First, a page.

Top-scale assembly plant workers make about $32 per hour, plus large annual profit-sharing checks. Ford said average annual pay including overtime and bonuses was $78,000 last year.
Outside the Ford plant in suburban Detroit, worker Britney Johnson, 35, has worked for the company about 3 1/2 years and has yet to reach top union wages. "I like the job. It’s just that we deserve more," she said.
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She’s after higher pay, the return of pensions, cost of living raises and an end to different tiers of wages.
Johnson said this is her first strike, but she’s been preparing for it for months and putting away money. "It’s not fun. There are a lot of people who are not going to get paid," she said. She guesses that the strike will last a couple of weeks.
"We’re the ones for the last 20 years who have been kind of hoping things would change and we would get back some of the stuff that we lost with the bankruptcy," said Tommy Wolikow, who delivers parts to an assembly line at GM’s pickup truck plant in Flint, Michigan, which is still making vehicles. "And every contract, it just seemed like we didn’t get what we deserved."
Wolikow called this year’s talks huge, and said meeting the company in the middle isn’t good enough. "I think it needs to be a little bit closer to the top of what were asking for," he said.
The automakers, however, say they’re facing unprecedented demands on capital as they develop and build new electric vehicles while at the same time making gas-powered cars, SUVs and trucks to pay the bills. They’re worried that labor costs will rise so much that they’ll have to price their cars above those sold by foreign automakers with U.S. factories.
GM CEO Mary Barra told workers in a letter Thursday that the company is offering historic wage increases and new vehicle commitments at U.S. factories. GM’s offer, she wrote, "addresses what you’ve told us is most important to you, in spite of the heated rhetoric from UAW leadership."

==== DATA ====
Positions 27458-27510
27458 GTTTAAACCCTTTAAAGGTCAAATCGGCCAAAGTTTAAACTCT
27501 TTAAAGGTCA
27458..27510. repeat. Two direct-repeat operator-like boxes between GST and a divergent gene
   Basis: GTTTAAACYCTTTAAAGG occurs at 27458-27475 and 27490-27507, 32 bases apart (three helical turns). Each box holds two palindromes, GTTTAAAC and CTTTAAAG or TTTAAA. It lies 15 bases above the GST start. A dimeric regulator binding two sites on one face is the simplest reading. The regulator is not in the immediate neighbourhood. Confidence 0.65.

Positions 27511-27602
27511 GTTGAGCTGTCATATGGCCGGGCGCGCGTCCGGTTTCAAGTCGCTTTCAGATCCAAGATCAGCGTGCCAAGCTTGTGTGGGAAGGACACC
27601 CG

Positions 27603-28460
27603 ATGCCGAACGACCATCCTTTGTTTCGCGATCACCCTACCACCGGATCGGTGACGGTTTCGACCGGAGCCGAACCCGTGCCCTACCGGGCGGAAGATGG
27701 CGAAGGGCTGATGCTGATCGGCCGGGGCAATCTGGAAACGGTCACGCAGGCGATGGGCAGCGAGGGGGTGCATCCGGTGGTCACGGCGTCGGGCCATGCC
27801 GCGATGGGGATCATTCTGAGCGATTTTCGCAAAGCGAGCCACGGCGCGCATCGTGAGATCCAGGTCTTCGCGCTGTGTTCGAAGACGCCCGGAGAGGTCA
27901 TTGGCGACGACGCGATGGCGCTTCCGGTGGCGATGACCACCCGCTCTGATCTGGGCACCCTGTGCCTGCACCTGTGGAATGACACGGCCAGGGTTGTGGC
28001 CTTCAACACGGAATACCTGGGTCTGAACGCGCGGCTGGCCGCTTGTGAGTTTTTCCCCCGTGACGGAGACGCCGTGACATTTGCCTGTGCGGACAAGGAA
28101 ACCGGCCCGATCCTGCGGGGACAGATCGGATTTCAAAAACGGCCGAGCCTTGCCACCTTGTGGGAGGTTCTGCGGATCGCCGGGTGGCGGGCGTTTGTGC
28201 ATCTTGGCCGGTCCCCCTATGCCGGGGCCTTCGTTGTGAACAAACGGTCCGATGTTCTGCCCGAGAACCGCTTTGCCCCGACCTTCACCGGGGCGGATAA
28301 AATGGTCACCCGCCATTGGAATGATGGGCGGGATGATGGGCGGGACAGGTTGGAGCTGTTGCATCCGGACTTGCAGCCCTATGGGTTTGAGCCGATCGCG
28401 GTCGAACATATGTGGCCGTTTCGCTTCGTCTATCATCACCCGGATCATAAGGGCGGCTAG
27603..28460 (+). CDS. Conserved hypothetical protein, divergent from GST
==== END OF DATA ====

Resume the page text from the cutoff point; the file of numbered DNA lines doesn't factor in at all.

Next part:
The limited strikes will help to preserve the union’s $825 million strike fund, which would run dry in about 11 weeks if all 146,000 workers went on strike.
Under the UAW strategy, workers who go on strike would live on $500 per week in strike pay from the union, while others would stay on the job at full pay. It’s unlikely the companies would lock the remaining workers out of their factories because they want to keep building vehicles.
But Fain has said the union would increase the number of plants on strike if it doesn’t get fair offers from the companies.
It’s tough to say just how long it will take for the strikes to cut inventories at dealers and start hurting the companies’ bottom lines.
Jeff Schuster, head of automotive for the Global Data research firm, said Stellantis has the most inventory and could hold out longer. The company has enough vehicles at or en route to dealers to last for 75 days. Ford has a 62-day supply and GM has 51. All have been building as many highly profitable pickup trucks and big SUVS as they can.
Still, Schuster predicted the strikes could last longer than previous work stoppages such as a 2019 strike against GM that lasted 40 days.
"This one feels like there’s a lot more at risk here on both sides," he said.